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From the Land of Band Box Records

Speaking of Chipmunks and Witch Doctors….

Back in 1955 I was a little bit more than pleased when I first heard the little ditty “Open Up Your Heart” by the totally unknown “Cowboy Church Sunday School”.

I was very proud of what was obviously a holy assemblage of my fellow-baby boomers providing us all with a very positive message.  I envisioned a group of darling little cowboys – maybe down somewhere in Oklahoma or possibly west Texas, gathered in the basement of their tiny small-town white frame church, complete with church tower bell – small faces focused on the Sunday school teacher and songstress – delivering their angelic message….

Boy was I fooled.  I never gave any thought at all to the fact that the choir sounded as though they were all on helium.

I still believed in the Easter Bunny and Santa at the time, and so The Cowboy Church Sunday School just was exactly that…. a genuine cowboy church choir!

The song was released with the above picture sleeve giving away nothing about the children.  However – Australia was much more fortunate, with a couple of different recordings released featuring the little darlings – a mixed race group in one – and even more exciting – the Sunday school singers decked out in their finest cowboy gear!

The song did very well in the United States charting at number 8 and enjoying a 21-week run on the charts – released in January of 1955.

During the balance of 1955 and into 1956, the Cowboy Church Sunday School would release more tracks including an extended play as well as a single which featured two of the young soloists – “Little Miss Tomboy Janie” and “Little Miss Enry”.

I never got to listen to “Little Miss Tomboy” deliver “Those Bad Bad Kids” song – Sure wish I had back then.  I knew some “bad bad kids” around my neighborhood (the Barnum Gang to name a few).

I never paid any attention to who was composing these songs – It was one Stuart Hamblen, a country singer who began recording in the late 1940’s – Stuart was prone to sing inspirational songs and so his Cowboy Church songs were no surprise.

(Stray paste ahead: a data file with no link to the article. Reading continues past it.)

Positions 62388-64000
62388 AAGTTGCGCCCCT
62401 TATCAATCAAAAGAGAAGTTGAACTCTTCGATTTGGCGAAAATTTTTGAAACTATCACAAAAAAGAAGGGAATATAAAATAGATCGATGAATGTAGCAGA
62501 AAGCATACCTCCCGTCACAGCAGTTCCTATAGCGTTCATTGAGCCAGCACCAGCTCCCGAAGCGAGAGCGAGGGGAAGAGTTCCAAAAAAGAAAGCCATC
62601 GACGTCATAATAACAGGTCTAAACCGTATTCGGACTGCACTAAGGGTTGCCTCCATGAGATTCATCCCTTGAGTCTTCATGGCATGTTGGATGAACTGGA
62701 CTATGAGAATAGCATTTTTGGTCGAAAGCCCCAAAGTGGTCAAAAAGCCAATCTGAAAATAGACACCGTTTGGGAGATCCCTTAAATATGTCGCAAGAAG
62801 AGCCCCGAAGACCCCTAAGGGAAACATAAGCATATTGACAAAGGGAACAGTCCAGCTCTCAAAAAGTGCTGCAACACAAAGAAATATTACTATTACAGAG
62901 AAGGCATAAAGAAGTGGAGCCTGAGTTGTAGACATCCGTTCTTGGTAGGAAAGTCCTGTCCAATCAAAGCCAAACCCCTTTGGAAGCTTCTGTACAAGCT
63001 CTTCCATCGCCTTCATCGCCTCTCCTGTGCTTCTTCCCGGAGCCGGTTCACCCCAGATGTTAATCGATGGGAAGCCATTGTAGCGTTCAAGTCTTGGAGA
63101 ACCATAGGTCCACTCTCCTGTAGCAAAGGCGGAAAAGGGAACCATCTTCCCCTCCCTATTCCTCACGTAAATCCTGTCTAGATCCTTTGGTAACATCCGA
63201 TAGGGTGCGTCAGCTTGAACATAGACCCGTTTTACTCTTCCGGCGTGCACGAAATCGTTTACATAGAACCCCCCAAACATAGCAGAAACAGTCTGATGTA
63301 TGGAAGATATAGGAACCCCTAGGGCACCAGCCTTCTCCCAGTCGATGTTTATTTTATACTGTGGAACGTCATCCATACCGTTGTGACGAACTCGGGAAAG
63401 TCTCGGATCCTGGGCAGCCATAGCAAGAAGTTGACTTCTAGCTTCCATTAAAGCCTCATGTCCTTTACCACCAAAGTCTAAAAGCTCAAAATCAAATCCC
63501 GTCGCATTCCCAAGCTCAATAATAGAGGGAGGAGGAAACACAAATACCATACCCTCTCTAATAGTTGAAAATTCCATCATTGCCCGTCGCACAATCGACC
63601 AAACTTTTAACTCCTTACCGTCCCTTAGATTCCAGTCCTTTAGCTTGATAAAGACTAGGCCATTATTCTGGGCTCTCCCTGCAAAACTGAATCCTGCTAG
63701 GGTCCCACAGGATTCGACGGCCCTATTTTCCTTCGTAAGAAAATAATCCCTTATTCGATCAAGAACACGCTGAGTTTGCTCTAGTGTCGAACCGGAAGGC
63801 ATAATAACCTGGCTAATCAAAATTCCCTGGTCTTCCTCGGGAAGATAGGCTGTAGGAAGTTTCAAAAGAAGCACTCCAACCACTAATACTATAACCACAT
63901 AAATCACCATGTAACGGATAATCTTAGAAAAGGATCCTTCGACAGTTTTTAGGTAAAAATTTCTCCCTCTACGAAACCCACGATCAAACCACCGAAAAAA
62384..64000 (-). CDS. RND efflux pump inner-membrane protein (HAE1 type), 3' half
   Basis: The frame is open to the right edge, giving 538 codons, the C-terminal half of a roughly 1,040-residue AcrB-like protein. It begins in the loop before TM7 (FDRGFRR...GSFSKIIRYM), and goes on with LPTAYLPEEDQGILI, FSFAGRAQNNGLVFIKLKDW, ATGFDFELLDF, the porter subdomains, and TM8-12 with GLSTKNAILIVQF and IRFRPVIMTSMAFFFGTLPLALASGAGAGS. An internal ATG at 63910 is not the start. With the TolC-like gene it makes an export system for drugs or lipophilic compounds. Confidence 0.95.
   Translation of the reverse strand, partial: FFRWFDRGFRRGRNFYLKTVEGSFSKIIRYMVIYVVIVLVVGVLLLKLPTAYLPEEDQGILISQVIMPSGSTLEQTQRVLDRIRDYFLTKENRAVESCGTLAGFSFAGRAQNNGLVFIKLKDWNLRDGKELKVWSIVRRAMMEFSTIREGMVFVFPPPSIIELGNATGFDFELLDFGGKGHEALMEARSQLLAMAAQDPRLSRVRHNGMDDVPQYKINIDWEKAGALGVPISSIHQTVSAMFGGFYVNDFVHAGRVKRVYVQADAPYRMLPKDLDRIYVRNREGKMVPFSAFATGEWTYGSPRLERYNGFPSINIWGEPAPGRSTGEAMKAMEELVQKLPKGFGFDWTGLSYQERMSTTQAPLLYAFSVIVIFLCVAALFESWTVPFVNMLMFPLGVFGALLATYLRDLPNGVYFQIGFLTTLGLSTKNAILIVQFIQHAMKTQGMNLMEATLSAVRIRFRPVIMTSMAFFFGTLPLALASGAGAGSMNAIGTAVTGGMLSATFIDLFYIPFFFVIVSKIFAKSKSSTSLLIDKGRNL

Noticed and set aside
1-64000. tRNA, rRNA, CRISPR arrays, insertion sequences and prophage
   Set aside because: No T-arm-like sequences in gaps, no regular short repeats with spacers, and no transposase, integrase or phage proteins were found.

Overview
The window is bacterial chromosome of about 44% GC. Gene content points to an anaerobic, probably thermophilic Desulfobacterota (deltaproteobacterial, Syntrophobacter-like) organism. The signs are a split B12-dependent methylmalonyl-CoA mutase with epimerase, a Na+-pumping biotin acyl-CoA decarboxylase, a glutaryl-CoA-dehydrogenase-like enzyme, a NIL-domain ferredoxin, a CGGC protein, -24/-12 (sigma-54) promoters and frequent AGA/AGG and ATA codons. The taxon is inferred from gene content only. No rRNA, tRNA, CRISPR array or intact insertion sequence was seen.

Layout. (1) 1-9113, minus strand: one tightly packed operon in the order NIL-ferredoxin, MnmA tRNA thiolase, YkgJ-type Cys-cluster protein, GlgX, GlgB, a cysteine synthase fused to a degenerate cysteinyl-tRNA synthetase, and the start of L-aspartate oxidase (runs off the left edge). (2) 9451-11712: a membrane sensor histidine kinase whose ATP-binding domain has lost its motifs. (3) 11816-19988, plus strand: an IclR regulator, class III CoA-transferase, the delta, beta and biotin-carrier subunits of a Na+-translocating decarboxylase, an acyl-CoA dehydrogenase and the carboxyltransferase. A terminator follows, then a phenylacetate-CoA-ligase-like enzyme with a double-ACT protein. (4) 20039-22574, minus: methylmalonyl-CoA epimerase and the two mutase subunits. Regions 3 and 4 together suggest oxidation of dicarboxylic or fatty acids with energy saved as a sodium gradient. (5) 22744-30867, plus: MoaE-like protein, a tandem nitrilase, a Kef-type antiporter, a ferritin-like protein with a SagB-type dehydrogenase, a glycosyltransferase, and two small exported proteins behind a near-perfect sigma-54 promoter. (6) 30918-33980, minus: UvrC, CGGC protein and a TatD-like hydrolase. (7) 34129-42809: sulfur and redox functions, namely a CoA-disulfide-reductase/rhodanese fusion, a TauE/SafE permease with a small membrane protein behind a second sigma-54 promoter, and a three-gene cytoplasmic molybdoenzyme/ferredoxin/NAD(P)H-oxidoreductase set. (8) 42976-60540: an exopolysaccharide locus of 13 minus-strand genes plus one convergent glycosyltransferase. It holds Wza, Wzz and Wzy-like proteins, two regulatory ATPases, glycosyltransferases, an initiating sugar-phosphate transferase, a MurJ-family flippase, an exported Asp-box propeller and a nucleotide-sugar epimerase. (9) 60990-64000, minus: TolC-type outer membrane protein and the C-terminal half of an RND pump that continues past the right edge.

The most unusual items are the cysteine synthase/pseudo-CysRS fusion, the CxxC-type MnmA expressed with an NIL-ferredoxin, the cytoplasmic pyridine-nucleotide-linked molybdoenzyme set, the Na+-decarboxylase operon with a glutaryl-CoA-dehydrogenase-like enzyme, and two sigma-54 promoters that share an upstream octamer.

But what was a surprise for me was learning that the Sunday school singers were Chipmunks!  Not really Chipmunks – but were Stuart, his wife Suzy, his daughters Veeva Suzanne, and Obee Jane along with a couple of his daughter’s friends.

And the cold hard truth of this recording is – there was no Cowboy Church Sunday School (although I will believe with all my heart that Veeva and Obee Jane attended Sunday school each and every Sunday).

“Open Up Your Heart (and Let The Sunshine In)” was recorded at 33-1/3 and then produced at 45 rpm on the final release…

This was three years ahead of David Seville’s antics with “The Witch Doctor” and his follow up “The Chipmunk Song”.

My fantasy was shattered forever!

Some side notes:

Jo Stafford takes Hamblen’s “It Is No Secret” to number 15 in 1953.  This song came after Hamblen’s conversion to Christianity – and actually cost him his disc jockey job – due to his refusal to air alcohol commercials.

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Stuart composes “This Ole House” which was released in the Summer of 1954 and hit the number one spot on Billboard, remaining there for three weeks.  The song was actually the “B” side of “Hey There” which also hit number 1 – and for seven weeks.

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Stuart composes a hit for Dean Martin in the Spring of 1965 – “Remember Me (I’m the One Who Loves You), number 32.

Stuart Hamblen ran for President of the United States in 1952 on the “Prohibition Party” ticket – obtaining over 72,000 votes but was defeated by Eisenhower.  Before that Hamblen was edged out of a California congressional district seat (1938) obtaining 41 percent of the vote but losing to Carl Hinshaw who took home 47 percent.

Hamblen is in the Nashville Songwriter’s Hall of Fame (1970); The Texas Country Music Hall of Fame (2001); The Gospel Music Hall of Fame (19914) and the Western Music Hall of Fame (1999).  He also was awarded a star in the Hollywood Walk of Fame.

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